- Next preheat the oven at 180C and line two baking trays with greaseproof paper. You will need 4 trays in total because a tray needs to be set on the dough to stop it puffing up too much whilst cooking. Weigh the dough and cut off 400g, put the rest in the freezer and use it at a later date (it will last up to 6 months). Roll out the remaining dough into a rectangle 40 by 30cm. Roll out the dough evenly without trying to reach the desired length in one go. Then roll crosswise , alternate the rolling until the desired dimensions are achieved. If the dough seems elastic give it time to settle on the worktop for a few minutes before rolling it out again.
- ut the pastry into three 30 x 13cm lengths, use a rolling pin to transfer the pastry to the prepared baking sheets. Prick the pastry all over with a fork and sprinkle it with sugar to help it caramelise. Lay a piece of greaseproof paper on top of the pastry and sit a tray of the same size on top. Place the pastry in the oven and cook for 20-25mins until the pastry is golden. You may need to rotate the pastry during cooking.
- When cooked, take the trays and the greaseproof paper off the pastry and leave to cool on the trays for a few minutes, before resting the pastry on a cooling rack.
- To assemble Take the bottom layer of pastry and place it on a piece of greaseproof paper (this will make clean up easier), Cut the rhubarb into lengths around 3.75cm long and lay them end to end in four lines on the bottom layer of the pastry, with space between the lines to allow for the creme patisserie. The reason behind this is that the rhubarb doesn't cut well, this will make cutting the finished pastry much easier.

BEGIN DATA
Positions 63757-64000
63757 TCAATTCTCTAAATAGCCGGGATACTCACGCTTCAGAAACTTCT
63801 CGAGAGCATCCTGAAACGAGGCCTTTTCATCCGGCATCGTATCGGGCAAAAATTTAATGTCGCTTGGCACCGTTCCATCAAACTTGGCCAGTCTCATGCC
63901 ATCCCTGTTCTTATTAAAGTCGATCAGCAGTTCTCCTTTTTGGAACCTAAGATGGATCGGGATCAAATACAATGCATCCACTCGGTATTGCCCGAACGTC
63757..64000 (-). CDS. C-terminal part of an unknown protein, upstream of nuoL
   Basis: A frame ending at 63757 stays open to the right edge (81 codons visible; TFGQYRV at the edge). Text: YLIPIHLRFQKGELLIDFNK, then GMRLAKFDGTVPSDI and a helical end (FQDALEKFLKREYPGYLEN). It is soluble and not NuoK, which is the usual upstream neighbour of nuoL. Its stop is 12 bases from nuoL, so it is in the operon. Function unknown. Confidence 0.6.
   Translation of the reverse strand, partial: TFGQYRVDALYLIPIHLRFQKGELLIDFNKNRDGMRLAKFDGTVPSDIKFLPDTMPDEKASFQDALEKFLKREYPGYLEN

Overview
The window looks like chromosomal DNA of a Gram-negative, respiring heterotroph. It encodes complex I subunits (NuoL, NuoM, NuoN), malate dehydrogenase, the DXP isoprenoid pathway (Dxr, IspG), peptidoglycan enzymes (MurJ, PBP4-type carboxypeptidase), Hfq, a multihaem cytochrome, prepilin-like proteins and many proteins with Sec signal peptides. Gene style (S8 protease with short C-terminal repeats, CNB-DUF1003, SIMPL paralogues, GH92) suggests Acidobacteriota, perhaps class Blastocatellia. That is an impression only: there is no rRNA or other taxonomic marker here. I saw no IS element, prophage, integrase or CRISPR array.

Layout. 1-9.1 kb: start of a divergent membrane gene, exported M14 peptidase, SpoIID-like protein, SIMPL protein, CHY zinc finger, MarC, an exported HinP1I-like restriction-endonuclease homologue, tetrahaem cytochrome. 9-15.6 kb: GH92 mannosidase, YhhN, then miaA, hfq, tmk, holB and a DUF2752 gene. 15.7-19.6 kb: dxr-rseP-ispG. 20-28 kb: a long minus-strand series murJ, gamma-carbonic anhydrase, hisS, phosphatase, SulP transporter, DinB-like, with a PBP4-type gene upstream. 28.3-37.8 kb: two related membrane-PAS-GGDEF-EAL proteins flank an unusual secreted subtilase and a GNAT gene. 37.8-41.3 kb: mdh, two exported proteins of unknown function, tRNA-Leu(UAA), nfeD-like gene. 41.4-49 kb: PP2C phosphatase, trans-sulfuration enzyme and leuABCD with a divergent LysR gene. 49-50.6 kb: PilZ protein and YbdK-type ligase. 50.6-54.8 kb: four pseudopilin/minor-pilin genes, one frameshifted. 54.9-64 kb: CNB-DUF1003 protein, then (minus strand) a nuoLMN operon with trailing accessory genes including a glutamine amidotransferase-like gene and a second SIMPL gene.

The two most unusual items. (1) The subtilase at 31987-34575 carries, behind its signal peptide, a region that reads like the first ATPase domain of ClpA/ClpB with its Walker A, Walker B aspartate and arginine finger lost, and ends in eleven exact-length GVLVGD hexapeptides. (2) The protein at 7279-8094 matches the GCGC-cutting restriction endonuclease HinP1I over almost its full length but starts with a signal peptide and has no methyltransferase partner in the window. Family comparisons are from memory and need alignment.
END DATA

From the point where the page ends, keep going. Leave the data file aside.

- Pipe 5 lines of creme patissiere on the bottom layer, making sure this makes up the sides and piping in between the rhubarb. Lay another piece of pastry on top and then repeat with the remaining rhubarb cut into 3.75cm lengths and the remaining creme patissiere.
- Lay the final layer of pastry on top and prepare the icing to decorate the top. Sift the fondant icing sugar and add 4 Tbsp of the reserved liquid from the rhubarb, if you don't have this much liquid just use water. Stir the icing until it is the text of thick cream and everything is combined. Take some of the icing and place it in a small bowl, add some yellow food colouring to this icing and mix well. Put this icing in a piping bag with a very thin nozzle, or use a disposable bag and cut a very thin nozzle. Add pink (or a small amount of red) food colouring to the remaining icing and stir well to combine. Pour the pink icing over the top of the mille-feuille and use a palette knife to spread the icing evenly.
- Take the yellow icing in the piping bag and pipe long thin lines across the length of the pastry. Using a cocktail stick, pull it back and forth through the icing to create the desired feathering on the cake. Leave the icing to set for around 15-20mins before attempting to cut it. Using a serrated pastry knife try to line the knife up with your lengths of rhubarb and cut the pastries into 3.75cm sized slices. The rhubarb doesn't cut well with the serrated knife, so that is why the pieces of rhubarb were trimmed.
- The slices will need to be kept in a fridge and need to be eaten within 48 hours before the pastry gets too soggy or the fondat icing begins to melt.
- This recipe was entered in the contest for Your Best Mash-Up Recipe